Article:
I am reading John M. Lee's book: Introduction to Smooth Manifolds ...

I am focused on Chapter 1: Smooth Manifolds ...

I need some help in fully understanding Example 1.3: Projective Spaces ... ...

Example 1.3 reads as follows:

My questions are as follows:

Question 1

In the above example, we read:

" ... ... define a map $ \displaystyle \phi_i \ : \ U_i \longrightarrow \mathbb{R}^n$ by

$ \displaystyle \phi_i [ x^1, \ ... \ ... \ , x^{n+1} ] = ( \frac{x^1}{x^i} , \ ... \ , \frac{x^{i-1}}{x^i} , \frac{x^{i+1}}{x^i}, \ ... \ , \frac{x^{n+1}}{x^i} )$

This map is well defined because its value is unchanged by multiplying x by a nonzero constant. ... ... "

Now, in the above, the domain of $ \displaystyle \phi_i$ is shown as an $ \displaystyle (n+1)$-dimensional point ... ... BUT ... ... $ \displaystyle \phi_i$ is a map with a domain consisting of lines in $ \displaystyle \mathbb{R}^{n + 1}$, so shouldn't the dimension of the domain be $ \displaystyle n$ ... ?

Maybe we have to regard the equivalence classes of the quotient topology involved as $ \displaystyle (n+1)$-dimensional points and recognise that points $ \displaystyle x = \lambda x$ where $ \displaystyle \lambda \in \mathbb{R}$ ... ... is that right?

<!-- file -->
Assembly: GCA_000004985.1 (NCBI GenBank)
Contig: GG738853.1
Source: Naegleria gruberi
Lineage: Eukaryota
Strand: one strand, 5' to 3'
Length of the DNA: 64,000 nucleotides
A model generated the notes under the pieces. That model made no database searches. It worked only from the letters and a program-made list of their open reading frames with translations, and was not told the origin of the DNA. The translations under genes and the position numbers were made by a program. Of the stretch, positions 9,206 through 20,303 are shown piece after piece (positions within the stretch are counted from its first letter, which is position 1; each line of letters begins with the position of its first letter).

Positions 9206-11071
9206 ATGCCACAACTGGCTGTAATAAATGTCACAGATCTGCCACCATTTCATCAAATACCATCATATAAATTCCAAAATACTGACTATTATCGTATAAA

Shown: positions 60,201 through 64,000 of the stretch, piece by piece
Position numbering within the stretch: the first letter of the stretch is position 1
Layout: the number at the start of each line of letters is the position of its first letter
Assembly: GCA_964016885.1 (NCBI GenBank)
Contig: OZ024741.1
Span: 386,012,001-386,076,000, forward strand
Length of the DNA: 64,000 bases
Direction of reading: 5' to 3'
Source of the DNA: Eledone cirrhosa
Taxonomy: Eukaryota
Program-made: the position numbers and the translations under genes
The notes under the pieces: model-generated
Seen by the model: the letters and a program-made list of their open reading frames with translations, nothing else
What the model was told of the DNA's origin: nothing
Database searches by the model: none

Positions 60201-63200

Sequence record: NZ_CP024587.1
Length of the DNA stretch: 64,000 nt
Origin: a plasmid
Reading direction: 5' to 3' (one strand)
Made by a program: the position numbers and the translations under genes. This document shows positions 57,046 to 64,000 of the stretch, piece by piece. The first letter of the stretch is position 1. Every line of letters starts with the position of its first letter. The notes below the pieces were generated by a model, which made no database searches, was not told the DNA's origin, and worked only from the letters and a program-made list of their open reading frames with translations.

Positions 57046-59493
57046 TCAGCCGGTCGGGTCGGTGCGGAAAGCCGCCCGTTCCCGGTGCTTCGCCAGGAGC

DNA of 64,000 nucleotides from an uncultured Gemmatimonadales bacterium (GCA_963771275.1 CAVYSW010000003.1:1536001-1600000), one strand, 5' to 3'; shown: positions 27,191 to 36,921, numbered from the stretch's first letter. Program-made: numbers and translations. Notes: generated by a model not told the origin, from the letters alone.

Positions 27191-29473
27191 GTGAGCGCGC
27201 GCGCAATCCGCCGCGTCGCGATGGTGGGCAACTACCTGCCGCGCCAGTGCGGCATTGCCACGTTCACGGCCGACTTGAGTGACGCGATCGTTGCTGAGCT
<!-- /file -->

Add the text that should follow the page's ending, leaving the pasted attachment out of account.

(The statement about the map being well defined is presumably about recognising equivalence classes as on point in the projective space ... ... is that right?

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Question 2

In the above text from Lee's book we read:

"... ... Because $ \displaystyle \phi_i \circ \pi$ is continuous ... ... "

How do we know that $ \displaystyle \phi_i \circ \pi$ is continuous ... ?

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Question 3

In the above text from Lee's book we read:

"... ... In fact $ \displaystyle \phi_i$ is a homeomorphism, because its inverse is given by

$ \displaystyle {\phi_i}^{-1} [ u^1, \ ... \ ... \ , u^{n} ] = [ u^1, \ ... u^{i-1}, 1, u^i, \ ... \ , u^{n} ]$

as you can easily check ... ... "

I cannot see how Lee determined this expression to be the inverse ... why is the inverse of $ \displaystyle \phi_i$ of the form shown ... how do we get this expression ... and why is it continuous (as it must be since Lee declares $ \displaystyle \phi_i$ to be a homeomorphism ... ...

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Question 4

Just a general question ... in seeking a set of charts to cover $ \displaystyle \mathbb{RP}^n$, why does Lee bother with the $ \displaystyle \tilde{U_i}$ and $ \displaystyle \pi$ ... why not just define the $ \displaystyle U_i$ as an open set of $ \displaystyle \mathbb{RP}^n$ and define the $ \displaystyle \phi_i$ ... ... ?

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Hope someone can help with the above three questions ...

Help will be appreciated ... ...

Peter